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The Final Frontier of Advertising

/ May 23rd 2019 /
Front Foot Quarterly

Advertising gimmicks are ten a penny, with attention-grabbing schemes deployed and abandoned as soon as they’ve received enough attention from the media. In February this year, though, soft drinks giant PepsiCo announced plans to advertise in a new completely new format – in space.

The partnership with Russian start-up StartRocket would have seen a cluster of cubesats (effectively a miniaturised commercial satellite) deployed to form an ‘orbital billboard’. At the time of the announcement PepsiCo’s spokeswoman Olga Mangova wrote “We believe in StartRocket potential. Orbital billboards are the revolution on the market of communications” in an email seen by Futurism.

However, last week PepsiCo confirmed that plans had been shelved, telling that StartRocket had performed a single, exploratory test of the technology and that there are no current plans to roll out a fleet of space-borne billboards.

For some, that news will come as a relief. The commercialisation of space in any form, whether that’s asteroid-stripping or establishing hotels on the moon, is contentious. This particular scheme has received criticism for potentially adding to the vast amount of ‘space junk’ that is already orbiting the earth.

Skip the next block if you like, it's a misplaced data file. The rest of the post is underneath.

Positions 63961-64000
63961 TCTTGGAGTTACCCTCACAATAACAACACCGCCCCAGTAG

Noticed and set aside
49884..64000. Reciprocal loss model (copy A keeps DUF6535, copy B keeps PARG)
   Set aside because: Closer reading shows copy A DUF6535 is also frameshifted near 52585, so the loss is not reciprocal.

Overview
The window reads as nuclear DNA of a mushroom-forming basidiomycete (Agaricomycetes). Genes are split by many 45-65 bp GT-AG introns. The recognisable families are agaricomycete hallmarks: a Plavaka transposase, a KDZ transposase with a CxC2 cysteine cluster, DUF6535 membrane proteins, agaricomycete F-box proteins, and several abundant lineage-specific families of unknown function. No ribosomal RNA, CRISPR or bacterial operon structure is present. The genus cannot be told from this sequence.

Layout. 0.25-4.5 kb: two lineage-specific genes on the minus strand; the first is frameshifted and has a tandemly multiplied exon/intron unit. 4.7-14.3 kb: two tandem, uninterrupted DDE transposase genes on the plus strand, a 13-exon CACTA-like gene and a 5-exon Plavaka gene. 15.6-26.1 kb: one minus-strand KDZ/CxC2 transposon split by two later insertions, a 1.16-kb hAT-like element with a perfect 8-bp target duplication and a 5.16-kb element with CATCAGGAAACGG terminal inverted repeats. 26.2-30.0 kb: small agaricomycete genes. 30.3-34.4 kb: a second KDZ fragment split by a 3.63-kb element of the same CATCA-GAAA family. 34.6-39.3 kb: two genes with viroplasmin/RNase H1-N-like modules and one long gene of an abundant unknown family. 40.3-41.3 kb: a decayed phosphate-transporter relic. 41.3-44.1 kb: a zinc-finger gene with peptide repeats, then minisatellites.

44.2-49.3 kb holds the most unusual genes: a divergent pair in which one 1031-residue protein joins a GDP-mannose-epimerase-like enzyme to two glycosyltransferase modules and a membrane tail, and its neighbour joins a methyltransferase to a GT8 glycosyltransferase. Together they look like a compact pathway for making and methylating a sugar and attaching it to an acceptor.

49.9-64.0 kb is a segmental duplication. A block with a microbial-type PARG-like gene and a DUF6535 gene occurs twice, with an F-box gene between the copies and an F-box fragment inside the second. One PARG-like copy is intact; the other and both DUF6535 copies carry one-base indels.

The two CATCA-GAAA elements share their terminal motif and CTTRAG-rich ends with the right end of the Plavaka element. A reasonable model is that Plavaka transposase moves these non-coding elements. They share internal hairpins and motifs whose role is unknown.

The reality, however, is that the commercialisation of space is coming, and has been around as an idea in science fiction for decades. Fredric Brown’s 1945 short story, ‘Pi in the Sky’, for instance, has an inventor rearranging the positions of the stars to form an advertising slogan, while Heinlein’s 1951 novella ‘The Man Who Sold The Moon’ was already trading on people’s reticence to commercialise space by having an industrialist take money to not plaster ads all over the moon.

Other satirical works of fiction, from Futurama to the short stories of Stanislaw Lem, play up the juxtaposition between the boundless potential of space and tawdry advertising of familiar products for laughs. In a typically prescient episode, Futurama featured an ad for the soft drink Slurm (“It’s highly addictive!”) projected on the ring of a planet.

Advertising’s future

Advertising is an integral part of people’s lives, so it’s only natural that we see it in so many disparate depictions of the future. Blade Runner’s dystopian future envisions towering holographic advertisements, Frederik Pohl’s novel ‘The Space Merchants’ is an environmental fable about the dangers of overconsumption that has advertising as a huge focus, and even the relatively benign future of Tad Williams’ Otherland series has characters interact with seemingly sapient advertisements.